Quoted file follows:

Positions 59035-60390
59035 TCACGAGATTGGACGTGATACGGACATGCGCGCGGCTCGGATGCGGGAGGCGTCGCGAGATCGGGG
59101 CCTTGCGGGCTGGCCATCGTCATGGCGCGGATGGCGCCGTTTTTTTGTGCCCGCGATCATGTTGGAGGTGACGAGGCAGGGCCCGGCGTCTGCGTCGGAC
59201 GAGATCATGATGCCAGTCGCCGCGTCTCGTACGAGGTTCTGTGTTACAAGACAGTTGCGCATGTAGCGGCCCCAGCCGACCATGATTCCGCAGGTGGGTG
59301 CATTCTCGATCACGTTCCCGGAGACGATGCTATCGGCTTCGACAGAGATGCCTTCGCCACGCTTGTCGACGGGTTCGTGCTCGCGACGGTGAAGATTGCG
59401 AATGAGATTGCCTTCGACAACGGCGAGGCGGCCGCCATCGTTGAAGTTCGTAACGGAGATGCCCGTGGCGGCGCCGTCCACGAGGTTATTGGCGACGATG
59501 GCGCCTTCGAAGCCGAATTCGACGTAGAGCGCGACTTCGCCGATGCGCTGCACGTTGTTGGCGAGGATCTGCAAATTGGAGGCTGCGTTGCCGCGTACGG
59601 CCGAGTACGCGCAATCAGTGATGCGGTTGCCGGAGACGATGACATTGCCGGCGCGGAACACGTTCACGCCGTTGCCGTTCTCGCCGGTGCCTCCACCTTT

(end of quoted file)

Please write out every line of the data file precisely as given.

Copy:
Positions 59035-60390
59035 TCACGAGATTGGACGTGATACGGACATGCGCGCGGCTCGGATGCGGGAGGCGTCGCGAGATCGGGG
59101 CCTTGCGGGCTGGCCATCGTCATGGCGCGGATGGCGCCGTTTTTTTGTGCCCGCGATCATGTTGGAGGTGACGAGGCAGGGCCCGGCGTCTGCGTCGGAC
59201 GAGATCATGATGCCAGTCGCCGCGTCTCGTACGAGGTTCTGTGTTACAAGACAGTTGCGCATGTAGCGGCCCCAGCCGACCATGATTCCGCAGGTGGGTG
59301 CATTCTCGATCACGTTCCCGGAGACGATGCTATCGGCTTCGACAGAGATGCCTTCGCCACGCTTGTCGACGGGTTCGTGCTCGCGACGGTGAAGATTGCG
59401 AATGAGATTGCCTTCGACAACGGCGAGGCGGCCGCCATCGTTGAAGTTCGTAACGGAGATGCCCGTGGCGGCGCCGTCCACGAGGTTATTGGCGACGATG
59501 GCGCCTTCGAAGCCGAATTCGACGTAGAGCGCGACTTCGCCGATGCGCTGCACGTTGTTGGCGAGGATCTGCAAATTGGAGGCTGCGTTGCCGCGTACGG
59601 CCGAGTACGCGCAATCAGTGATGCGGTTGCCGGAGACGATGACATTGCCGGCGCGGAACACGTTCACGCCGTTGCCGTTCTCGCCGGTGCCTCCACCTTT